Citizen Action Monitor

We are headed for a world of less, whether we choose it or not — Nate Hagens (38)

We don’t really want more, we just want more than our next-door neighbor.

No 2320 Posted by fw, June 29, 2018

To access links to all other posts in this series, click on the Tab titled “Where Are We Going? by Dr. Nate Hagens” in the top left margin.

“Once our basic needs are met we don’t really want more, we just want more than the guy/gal next door.  We are headed for a world with less physical throughput whether we choose it or not.  But this does not mean we have a world of ‘less’ experiences, happiness, meaning and good lives. … Less and more need to be unpacked beyond their monetary labels and the gut reaction to hearing them. As individuals we can strive to be happier with absolute wealth and focus less on relative (this takes training and effort).”Resilience.org 

In yesterday’s post, Pt.37, continuum 36, and the first entry in the category titled The Individual, Dr. Hagens noted that initial reaction to his narrative of emerging energy and environmental issues are, at the extreme ends of a continuum, either fatalistic — “We’re Doomed” — or denialist — “There’s No Problem.” Both reactions have one thing in common – they obviate the need for individuals to act responsibly.

In today’s post, Pt. 38, continuum 37, Dr. Hagens argues that, for most of us – excluding the poor —  having less – as long as everyone else had less – would actually be healthy and a good thing. Less, in this case, means less physical stuff. It doesn’t mean less of the things that really matter in our lives. [See also: Attempts to equate prosperity with happiness and life satisfaction fail to measure up by Tim Jackson].

Below is the embedded video of Hagens’ 60-minute address, followed by an 18-minute Q&A session. My transcript of Pt. 38, continuum 37, runs from 49:22 to 50:47.

Alternatively, a video of Hagens’ talk, along with a “loosely related” essay on the talk, are available by clicking on the following linked title. This version, published by Resilience.org, also includes excellent readers’ comments, including responses by Hagens.

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Where are we going? by Nate Hagens, Resilience.org, May 8, 2018

TRANSCRIPT (from 49:22 to 50:47)

[THE INDIVIDUAL] –

49:22[Continuum 37: Less vs More] – Less versus More. Even this story that I’m telling you, there’s a physical aspect to it: “Oh. I made 50 grand last year. He’s saying that I might make 45 in 10 years. That sucks.” When you hear that story, it’s our optimal foraging theory*, animal brains, that are not experiencing the physical money or the physical resources. We’re just experiencing the story. And [it’s] the story we don’t like. Hearing the story is like getting a shrimp and a little asparagus. It’s like, I don’t want to have less. [*an animal wants to gain the most benefit (energy) for the lowest cost during foraging (hunting) so that it can maximize its fitness. OFT helps predict the best strategy that an animal can use to achieve this goal].

49:59 – So less versus more needs to be unpacked because for most of us, having less – as long as everyone else had less – would actually be healthy and a good thing. Not if you’re really poor, then that’s not true. But less means less physical stuff. It doesn’t mean less of the things that really matter in our lives.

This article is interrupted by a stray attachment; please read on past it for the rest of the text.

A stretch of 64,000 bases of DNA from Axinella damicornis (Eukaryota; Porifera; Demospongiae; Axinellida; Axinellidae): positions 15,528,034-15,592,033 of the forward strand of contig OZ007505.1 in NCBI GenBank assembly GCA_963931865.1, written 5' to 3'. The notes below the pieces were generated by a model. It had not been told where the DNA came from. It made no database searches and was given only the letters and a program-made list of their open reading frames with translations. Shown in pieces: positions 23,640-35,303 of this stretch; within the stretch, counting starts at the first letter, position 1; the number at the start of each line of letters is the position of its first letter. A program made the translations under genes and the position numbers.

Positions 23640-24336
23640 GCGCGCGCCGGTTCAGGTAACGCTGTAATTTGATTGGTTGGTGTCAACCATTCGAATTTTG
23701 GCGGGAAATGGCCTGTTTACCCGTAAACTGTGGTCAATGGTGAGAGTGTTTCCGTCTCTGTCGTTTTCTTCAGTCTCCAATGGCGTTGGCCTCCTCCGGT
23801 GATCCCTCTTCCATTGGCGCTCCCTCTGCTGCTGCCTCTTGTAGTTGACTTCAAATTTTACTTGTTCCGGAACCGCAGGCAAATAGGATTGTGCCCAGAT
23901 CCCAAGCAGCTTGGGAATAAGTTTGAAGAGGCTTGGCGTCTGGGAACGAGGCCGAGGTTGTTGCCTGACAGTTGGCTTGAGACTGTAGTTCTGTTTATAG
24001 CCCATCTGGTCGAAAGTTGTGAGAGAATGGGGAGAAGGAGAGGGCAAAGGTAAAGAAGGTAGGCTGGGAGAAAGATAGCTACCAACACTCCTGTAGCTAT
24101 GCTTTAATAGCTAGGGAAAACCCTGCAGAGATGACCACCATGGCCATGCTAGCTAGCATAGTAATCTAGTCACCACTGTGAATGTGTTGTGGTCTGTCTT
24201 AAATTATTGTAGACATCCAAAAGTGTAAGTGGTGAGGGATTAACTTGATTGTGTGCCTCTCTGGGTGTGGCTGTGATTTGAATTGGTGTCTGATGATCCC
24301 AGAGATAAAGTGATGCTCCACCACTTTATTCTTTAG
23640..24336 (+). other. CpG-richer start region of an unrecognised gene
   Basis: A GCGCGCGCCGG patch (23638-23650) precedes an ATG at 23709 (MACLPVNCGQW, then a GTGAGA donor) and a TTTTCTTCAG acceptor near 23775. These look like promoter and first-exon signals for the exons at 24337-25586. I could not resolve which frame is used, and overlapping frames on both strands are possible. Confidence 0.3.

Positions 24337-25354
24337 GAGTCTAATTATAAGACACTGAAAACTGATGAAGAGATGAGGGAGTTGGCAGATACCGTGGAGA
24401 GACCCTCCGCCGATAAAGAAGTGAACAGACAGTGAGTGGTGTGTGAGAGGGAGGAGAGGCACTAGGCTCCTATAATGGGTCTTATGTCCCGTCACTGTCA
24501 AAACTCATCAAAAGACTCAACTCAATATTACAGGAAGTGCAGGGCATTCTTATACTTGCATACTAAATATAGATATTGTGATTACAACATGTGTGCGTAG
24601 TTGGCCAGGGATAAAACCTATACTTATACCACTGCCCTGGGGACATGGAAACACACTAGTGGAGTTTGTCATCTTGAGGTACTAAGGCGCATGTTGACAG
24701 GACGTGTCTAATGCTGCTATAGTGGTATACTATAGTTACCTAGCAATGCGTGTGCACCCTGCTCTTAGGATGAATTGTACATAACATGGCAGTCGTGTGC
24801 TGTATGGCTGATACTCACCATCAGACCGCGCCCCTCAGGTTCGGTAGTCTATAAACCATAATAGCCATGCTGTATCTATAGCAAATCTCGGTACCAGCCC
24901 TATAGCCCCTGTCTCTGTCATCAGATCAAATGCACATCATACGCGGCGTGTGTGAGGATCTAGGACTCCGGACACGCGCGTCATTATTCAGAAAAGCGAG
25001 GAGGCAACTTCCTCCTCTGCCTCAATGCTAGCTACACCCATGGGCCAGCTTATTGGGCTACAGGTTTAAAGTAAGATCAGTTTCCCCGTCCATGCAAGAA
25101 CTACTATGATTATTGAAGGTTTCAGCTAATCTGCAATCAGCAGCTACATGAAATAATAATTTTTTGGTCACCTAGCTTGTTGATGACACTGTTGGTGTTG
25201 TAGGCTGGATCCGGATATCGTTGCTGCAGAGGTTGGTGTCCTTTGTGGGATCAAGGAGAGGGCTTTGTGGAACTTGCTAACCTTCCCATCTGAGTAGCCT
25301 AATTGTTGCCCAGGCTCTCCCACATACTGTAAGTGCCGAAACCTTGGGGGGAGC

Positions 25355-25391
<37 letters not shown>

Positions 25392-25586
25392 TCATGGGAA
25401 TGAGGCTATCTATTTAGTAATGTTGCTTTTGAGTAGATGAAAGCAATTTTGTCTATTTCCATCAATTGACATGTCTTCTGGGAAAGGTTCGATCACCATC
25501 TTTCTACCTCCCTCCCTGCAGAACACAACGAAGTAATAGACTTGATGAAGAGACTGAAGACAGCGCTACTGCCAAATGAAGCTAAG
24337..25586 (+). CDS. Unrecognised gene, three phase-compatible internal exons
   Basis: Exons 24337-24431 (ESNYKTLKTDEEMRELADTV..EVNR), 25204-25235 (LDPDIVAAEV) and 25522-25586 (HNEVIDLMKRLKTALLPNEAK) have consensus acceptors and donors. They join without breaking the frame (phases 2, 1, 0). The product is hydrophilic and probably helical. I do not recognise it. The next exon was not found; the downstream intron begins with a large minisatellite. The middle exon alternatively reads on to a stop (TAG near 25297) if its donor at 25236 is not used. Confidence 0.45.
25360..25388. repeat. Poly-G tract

50:18 — People like me have been saying these things for 20, 30, 40 years with no response. People don’t want to consider a world with less. The sound of it is like nails on a chalkboard. But it doesn’t have to be that way. I would argue, physically yes [we’ll have less], but in many other ways we’re going to have a different future and it could be very exciting in many ways.

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[Resilience.org Supplement]Less vs More – We have financialized the human experience, parsing everything of substance, depth and meaning from our tribal past into electronic/linen markers.  Once our basic needs are met we don’t really want more, we just want more than the guy/gal next door.  We are headed for a world with less physical throughput whether we choose it or not.   But this does not mean we have a world of ‘less’ experiences, happiness, meaning and good lives.  The average Guatemalan makes under $10,000 per year but has life satisfaction and quality the same as countries with 5-10X as much income.  Less and more need to be unpacked beyond their monetary labels and the gut reaction to hearing them.  As individuals we can strive to be happier with absolute wealth and focus less on relative (this takes training and effort).

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About Dr. Nathan John Hagens – Hagens, 51, worked on Wall Street at Lehman Brothers and Salomon Brothers for 10 years before closing his own hedge fund in 2003 to develop a systems synthesis approach to the human predicament. At present, Dr. Hagens is a professor at the University of Minnesota where he teaches a systems synthesis Honors seminar called Reality 101, A Survey of Human Predicament. The readings and lectures cover literature in systems ecology, energy and natural resources, thermodynamics, history, anthropology, human behavior, neuroscience, environmental science, sociology, economics, globalization/trade, and finance/debt with an overarching goal to give students a general understanding of how our human ecosystem functions as a whole.

Visit Nate Hagens’ personal website at The Monkey Trap.

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This entry was posted on June 29, 2018 by in academic counterpower, counterpower of one, information counterpower, political action and tagged , .
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